When it comes to desktop FFF/FDM 3D printers, we are limited to two different types of technology. There are the more traditional and conventional Cartesian style printers which utilize a box shaped gantry where the hot end is moved on the X/Y/Z axes using common gantry techniques. Then there are the less popular, but no less effective delta robot style 3D printers which utilize delta robotics tp attach the 3D printer hot end to three separate arms which also are capable of precisely moving the print head in all three dimensions (X,Y,Z). When it comes to choosing the 3D printer that is right for you, it’s really all about preference. Delta machines are typically able to provide more print area per printer size, but also are limited more in the X and Y directions.
For one company, run by Myriam & Philippe Boichut, they’ve been building and selling delta style 3D printers for quite some time. This week, however, they released their latest version of their rather popular SpiderBot 3D printer.
SpiderBot v2.1, which comes in three different forms — the Standard Kit (starting at 1140,00 €) , Pro Kit and Custom version — has officially been unveiled and made available for purchase this week, with a mere lead time of just 3-5 days.
For those unfamiliar with SpiderBot, their printer features a “tilting dual head” extruder which allows for the printing of more complex parts. It also includes some other high end features such as linear guides, magnetic ball ends, stainless steel rails, a full metal chassis, an enclosure, and the special TSS (Three Sphere) System, which is explained as follows:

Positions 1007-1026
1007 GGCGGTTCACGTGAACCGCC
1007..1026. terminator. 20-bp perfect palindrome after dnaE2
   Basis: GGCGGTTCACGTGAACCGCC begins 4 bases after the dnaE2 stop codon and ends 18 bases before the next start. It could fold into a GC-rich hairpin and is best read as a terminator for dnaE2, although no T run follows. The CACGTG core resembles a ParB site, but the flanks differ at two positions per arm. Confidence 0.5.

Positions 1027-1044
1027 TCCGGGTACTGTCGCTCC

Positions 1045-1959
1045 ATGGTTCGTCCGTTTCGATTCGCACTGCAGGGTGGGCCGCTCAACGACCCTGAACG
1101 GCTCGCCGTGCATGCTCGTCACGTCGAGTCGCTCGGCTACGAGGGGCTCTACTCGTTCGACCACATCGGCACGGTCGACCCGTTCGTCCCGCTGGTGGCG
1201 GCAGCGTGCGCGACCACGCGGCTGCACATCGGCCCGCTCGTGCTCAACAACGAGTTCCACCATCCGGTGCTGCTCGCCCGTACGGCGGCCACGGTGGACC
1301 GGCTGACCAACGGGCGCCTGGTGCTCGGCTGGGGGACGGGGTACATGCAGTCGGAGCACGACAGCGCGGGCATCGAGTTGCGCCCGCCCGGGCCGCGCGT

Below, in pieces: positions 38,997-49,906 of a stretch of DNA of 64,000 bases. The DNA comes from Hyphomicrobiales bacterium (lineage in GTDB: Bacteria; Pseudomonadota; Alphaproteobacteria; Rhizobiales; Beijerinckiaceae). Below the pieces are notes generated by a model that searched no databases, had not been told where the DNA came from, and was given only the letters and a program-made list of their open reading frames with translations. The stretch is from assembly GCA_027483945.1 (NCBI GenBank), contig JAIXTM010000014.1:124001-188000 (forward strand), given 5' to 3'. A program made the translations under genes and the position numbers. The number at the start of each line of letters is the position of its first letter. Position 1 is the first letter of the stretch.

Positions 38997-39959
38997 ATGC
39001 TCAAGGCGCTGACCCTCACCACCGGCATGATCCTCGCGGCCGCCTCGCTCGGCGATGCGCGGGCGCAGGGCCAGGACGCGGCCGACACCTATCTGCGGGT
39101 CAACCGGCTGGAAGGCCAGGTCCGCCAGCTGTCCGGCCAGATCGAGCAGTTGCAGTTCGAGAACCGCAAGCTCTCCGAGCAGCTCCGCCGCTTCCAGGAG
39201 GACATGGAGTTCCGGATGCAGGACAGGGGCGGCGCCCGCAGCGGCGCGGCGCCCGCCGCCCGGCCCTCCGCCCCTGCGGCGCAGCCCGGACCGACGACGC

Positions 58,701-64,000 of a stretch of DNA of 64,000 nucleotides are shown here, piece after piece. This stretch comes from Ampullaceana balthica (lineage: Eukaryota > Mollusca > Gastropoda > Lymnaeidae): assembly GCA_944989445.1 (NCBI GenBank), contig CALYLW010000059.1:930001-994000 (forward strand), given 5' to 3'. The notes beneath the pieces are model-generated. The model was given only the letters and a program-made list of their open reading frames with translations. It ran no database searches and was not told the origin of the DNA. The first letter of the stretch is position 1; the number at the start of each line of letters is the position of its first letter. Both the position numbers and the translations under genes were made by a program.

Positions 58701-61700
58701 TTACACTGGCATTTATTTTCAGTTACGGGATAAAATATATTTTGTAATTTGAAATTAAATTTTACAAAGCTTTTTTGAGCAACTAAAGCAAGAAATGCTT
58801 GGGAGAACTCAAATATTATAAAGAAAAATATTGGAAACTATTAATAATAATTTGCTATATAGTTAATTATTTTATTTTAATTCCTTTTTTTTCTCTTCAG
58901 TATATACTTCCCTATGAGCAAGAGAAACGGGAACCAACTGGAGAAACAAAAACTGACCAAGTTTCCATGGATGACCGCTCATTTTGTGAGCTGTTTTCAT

“The extrusion head is supported by a single plate with only 3 spheres and the Rod-End magnets. The TSS is a combination of magnets with spherical bearing surfaces at every end of the 6 carbon tubes connected to three spheres on the support plate that holds the extrusion head. The support plate has only three spheres so that each sphere is always perfectly positioned by two arms. Through this support by only 3 points, it is always perfectly parallel to the heated bed. Due to the magnetic connection that can be broken by applying the right amount of force, maintenance on the print head is easily done.”
On this latest version 2.1 of the SpiderBot, the company has worked very hard to improve the print quality of this TSS system by improving the ventilation and air flow within the printers’ enclosures. Using simulations that they compiled, they were able to study the airflow that took place within the SpiderBot, and used this information in order to build a system that can use the hot air within the printer’s enclosure to keep the printed part warm enough to prevent warping or shrinkage, but at the same avoid hot spots within the enclosure and the print bed.
The printer’s main fan has been inclined, which creates two separate air flow streams (seen in red in the photos below) rather than just one. Surrounding the print bed, SpiderBot has installed special conical air deflectors (seen in orange in the photos below) which take what would have previously been “lost hot air” and redirect it onto the object which is in the process of being printed.
This allows parts to receive approximately three time the hot air than on other similar 3D printers, thus preventing warping on ABS printed plastic parts. This is really a revolutionary system for delta style 3D printers, one which should really enhance the print quality of printed objects, specifically objects printed in ABS.
What do you think about these new redesigns seen in the SpiderBot v2.1? Will this really enhance the quality of prints? Discuss in the SpiderBot 2.1 forum thread on 3DPB.com.